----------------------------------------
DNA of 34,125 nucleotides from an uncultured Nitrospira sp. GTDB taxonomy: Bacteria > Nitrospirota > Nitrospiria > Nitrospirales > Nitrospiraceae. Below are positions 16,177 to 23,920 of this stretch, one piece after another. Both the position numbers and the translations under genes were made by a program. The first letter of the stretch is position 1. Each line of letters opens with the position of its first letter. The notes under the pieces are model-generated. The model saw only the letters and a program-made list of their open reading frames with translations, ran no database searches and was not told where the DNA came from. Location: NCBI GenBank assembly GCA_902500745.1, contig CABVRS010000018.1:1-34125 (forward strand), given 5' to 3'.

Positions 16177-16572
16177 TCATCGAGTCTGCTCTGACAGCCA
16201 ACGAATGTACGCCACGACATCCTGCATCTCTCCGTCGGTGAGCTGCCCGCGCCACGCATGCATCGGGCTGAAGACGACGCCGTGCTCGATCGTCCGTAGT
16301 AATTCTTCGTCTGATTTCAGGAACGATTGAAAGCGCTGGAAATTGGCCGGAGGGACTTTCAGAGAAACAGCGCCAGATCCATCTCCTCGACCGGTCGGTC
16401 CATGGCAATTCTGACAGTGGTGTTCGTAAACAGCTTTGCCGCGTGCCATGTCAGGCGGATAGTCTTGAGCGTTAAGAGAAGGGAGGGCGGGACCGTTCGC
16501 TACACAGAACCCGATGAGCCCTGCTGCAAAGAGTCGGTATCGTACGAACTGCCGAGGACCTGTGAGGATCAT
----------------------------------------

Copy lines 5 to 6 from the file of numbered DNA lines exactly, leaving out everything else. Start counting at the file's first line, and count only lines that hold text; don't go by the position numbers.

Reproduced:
16301 AATTCTTCGTCTGATTTCAGGAACGATTGAAAGCGCTGGAAATTGGCCGGAGGGACTTTCAGAGAAACAGCGCCAGATCCATCTCCTCGACCGGTCGGTC
16401 CATGGCAATTCTGACAGTGGTGTTCGTAAACAGCTTTGCCGCGTGCCATGTCAGGCGGATAGTCTTGAGCGTTAAGAGAAGGGAGGGCGGGACCGTTCGC